In this issue, I wrote an article on the changes coming in SCADA ("Change Is in the Wind for SCADA"). But the changes I talked about pale in comparison with the changes that are coming to the entire automation marketplace. For years, I have been warning privately that it was possible that the next acquisition of one of the top 10 automation companies might be a company outside the industry. I joked that maybe Google or eBay will buy (insert name of favorite automation company here). As the years have passed, the joke has ceased to be outlandish. Google worked with Opto22 for a couple of years on an energy saving system test project in San Diego with San Diego Gas and Electric that ran as part of iGoogle and used Opto22 components.
At eBay, there are over $100 million worth of automation products listed and sold annually. If eBay were a manufacturer, it would be close to being listed on the Top 50. For a year or so, you've been able to buy PLCs and other automation components (not just home automation) at Amazon.com. AmazonSupply is aimed at the large catalog etailers like Allied and others. So far, they have seen little impact. But AmazonSupply is new.
And now Google Shopping for Suppliers has debuted in a beta version. All you can buy are electrical and electronic components and parts. Guess what? Want a PLC? Just Google it!
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In our 2001 book, eBusiness in Manufacturing, Shari Worthington and I predicted the growth of reverse-auction and supply websites in the manufacturing sector. It appears now that we weren't wrong. What we (and all the proprietors of the mostly defunct websites we profiled) missed was the huge importance of search. Google has nearly complete control over search, and Google Shopping for Suppliers is a well-thought-out add-on instead of a daring new business venture. Amazon is the retail shopping site, and a move into business-to-business is also an intelligent add-on for it.
Many people, maybe even you, think that buying in the automation industry works this way: The engineer designs the project, produces a procurement list based on engineering specifications, and turns the list over to the purchasing agent, who lets an RFQ and determines the lowest bidder based on conformance to the engineer's specifications.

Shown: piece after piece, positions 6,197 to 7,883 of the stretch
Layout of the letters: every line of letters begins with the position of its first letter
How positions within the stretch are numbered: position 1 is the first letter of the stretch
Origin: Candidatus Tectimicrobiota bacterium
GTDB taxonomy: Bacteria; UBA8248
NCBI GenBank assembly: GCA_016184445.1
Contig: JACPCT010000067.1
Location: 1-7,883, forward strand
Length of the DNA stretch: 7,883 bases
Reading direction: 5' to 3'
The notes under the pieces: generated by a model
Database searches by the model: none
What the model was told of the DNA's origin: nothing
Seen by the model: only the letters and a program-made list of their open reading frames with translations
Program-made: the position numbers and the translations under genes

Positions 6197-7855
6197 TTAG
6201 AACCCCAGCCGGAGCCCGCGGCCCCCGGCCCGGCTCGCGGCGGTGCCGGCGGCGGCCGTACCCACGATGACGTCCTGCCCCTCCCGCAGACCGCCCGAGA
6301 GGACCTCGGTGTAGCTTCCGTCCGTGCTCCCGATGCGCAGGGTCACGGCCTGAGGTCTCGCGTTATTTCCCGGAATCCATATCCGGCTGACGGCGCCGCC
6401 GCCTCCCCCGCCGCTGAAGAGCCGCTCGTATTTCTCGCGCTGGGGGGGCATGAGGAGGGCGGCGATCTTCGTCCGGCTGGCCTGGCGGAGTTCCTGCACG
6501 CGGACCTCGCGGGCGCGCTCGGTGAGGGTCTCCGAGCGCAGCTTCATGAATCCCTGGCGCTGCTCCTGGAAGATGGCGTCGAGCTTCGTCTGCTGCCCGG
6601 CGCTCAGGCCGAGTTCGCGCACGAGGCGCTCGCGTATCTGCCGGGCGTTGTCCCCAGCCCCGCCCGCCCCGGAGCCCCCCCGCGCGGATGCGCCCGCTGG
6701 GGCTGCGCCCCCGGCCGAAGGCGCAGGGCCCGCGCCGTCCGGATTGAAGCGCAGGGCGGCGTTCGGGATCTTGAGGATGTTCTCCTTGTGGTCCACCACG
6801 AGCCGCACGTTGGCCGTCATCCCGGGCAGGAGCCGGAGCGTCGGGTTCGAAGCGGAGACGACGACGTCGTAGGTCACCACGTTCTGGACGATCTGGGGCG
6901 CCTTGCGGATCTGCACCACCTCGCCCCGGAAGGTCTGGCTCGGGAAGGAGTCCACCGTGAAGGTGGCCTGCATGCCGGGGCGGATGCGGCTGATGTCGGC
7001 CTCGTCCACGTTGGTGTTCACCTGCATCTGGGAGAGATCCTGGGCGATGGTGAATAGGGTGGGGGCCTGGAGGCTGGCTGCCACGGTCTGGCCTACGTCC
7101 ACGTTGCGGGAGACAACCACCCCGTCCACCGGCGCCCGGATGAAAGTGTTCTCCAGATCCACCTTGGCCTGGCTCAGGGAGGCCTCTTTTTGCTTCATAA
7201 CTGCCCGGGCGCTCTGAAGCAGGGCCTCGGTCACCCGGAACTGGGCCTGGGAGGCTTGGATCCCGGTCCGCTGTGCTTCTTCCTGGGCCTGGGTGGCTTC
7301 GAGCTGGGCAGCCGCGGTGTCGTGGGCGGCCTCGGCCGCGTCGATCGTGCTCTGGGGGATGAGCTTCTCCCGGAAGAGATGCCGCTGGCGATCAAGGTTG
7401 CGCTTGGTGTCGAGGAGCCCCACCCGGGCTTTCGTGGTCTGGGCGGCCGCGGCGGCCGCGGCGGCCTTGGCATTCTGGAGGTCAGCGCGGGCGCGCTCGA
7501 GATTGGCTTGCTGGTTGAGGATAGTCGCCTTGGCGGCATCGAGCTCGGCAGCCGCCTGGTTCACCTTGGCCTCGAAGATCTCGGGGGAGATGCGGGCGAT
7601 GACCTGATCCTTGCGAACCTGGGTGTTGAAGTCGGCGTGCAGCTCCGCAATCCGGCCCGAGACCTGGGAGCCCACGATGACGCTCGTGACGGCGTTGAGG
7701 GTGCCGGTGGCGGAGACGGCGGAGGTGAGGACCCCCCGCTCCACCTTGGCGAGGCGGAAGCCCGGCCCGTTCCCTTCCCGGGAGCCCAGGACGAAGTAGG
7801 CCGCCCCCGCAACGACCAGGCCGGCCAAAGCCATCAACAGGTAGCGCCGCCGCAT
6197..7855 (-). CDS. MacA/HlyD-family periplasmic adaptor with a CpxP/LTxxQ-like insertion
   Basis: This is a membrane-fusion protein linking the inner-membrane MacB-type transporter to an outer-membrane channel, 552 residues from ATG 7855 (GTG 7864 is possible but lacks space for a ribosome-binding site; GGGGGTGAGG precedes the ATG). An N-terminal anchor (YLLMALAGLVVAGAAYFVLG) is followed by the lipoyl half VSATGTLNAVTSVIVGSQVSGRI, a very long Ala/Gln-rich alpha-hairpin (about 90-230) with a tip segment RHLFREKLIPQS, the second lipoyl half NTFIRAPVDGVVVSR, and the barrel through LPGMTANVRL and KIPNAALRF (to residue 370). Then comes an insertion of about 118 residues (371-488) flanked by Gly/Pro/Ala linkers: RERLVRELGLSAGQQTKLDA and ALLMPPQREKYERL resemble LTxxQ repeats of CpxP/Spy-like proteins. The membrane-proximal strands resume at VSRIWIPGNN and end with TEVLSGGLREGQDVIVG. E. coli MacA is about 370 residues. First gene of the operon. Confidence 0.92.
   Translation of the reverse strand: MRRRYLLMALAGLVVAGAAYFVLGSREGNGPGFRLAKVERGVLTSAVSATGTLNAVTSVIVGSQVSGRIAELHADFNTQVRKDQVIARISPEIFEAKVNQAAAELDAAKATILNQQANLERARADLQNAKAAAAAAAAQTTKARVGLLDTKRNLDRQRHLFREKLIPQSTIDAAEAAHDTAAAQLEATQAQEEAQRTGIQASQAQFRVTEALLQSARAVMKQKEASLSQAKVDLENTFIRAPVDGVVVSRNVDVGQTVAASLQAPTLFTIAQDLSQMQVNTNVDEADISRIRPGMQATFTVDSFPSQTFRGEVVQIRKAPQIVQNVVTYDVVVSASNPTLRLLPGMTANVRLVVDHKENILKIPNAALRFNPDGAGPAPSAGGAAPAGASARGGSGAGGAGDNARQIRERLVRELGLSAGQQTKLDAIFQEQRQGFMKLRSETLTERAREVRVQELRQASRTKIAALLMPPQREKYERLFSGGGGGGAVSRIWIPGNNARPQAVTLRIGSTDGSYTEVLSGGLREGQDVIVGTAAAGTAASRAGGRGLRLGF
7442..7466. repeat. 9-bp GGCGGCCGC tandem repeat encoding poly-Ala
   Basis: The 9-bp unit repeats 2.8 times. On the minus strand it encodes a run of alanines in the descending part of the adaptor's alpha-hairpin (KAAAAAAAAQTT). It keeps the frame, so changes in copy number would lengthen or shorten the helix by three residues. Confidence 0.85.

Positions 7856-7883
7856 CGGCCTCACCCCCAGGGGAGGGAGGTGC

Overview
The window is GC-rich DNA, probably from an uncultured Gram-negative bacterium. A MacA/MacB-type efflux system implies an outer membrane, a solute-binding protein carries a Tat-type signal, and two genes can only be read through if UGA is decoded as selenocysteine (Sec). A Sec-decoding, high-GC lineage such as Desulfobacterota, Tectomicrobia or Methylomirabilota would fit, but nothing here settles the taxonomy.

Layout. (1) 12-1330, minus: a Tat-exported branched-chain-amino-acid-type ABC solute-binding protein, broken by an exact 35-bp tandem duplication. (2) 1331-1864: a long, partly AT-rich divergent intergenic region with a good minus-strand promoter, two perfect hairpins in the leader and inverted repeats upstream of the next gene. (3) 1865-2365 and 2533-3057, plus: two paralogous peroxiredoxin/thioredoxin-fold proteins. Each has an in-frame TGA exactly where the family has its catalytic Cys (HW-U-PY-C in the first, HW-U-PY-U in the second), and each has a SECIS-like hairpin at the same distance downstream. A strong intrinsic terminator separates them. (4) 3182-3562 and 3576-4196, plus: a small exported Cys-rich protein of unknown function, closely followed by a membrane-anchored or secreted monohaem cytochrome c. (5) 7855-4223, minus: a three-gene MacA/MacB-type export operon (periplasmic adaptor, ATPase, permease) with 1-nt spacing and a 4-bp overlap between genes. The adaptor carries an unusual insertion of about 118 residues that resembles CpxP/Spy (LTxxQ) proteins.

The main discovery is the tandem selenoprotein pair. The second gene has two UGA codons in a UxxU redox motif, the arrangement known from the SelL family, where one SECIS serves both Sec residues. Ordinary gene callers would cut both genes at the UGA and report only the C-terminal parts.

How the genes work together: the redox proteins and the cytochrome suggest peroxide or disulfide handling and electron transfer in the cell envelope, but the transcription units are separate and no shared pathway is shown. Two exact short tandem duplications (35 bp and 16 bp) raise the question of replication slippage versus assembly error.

Well, no. Buying and selling in the automation industries have always been by means of relationships.
Engineers and procurement specialists have relationships with vendors and manufacturers from whom they preferentially buy. Engineers write performance specifications based at least in part on the product they want, not necessarily the requirements of the project. This is not underhanded, immoral or illegal. We all make purchasing decisions based on relationships. This is the basic concept behind social media marketing and the concept of branding.
What will the entry of Google and Amazon do to relationships? They will fundamentally change them. Instead of person-to-person relationships, we will be using brand relationships—how we feel about Amazon or Google and their ability to validate sellers and keep them honest. I'm not going to say that we will see the demise of the field sales engineer, but we'll see companies choosing to do business entirely online. It will also level the playing field. If you look on Google Shopping for Suppliers and AmazonSupply, you'll find Chinese vendors prominently listed.
Will this work? Of course it will. It's just another channel. The late Betty Hollander of Omega Engineering proved that you can sell hundreds of millions of dollars worth of automation products out of a catalog. Will you be comfortable buying automation products at Google or Amazon? My bet is that you will.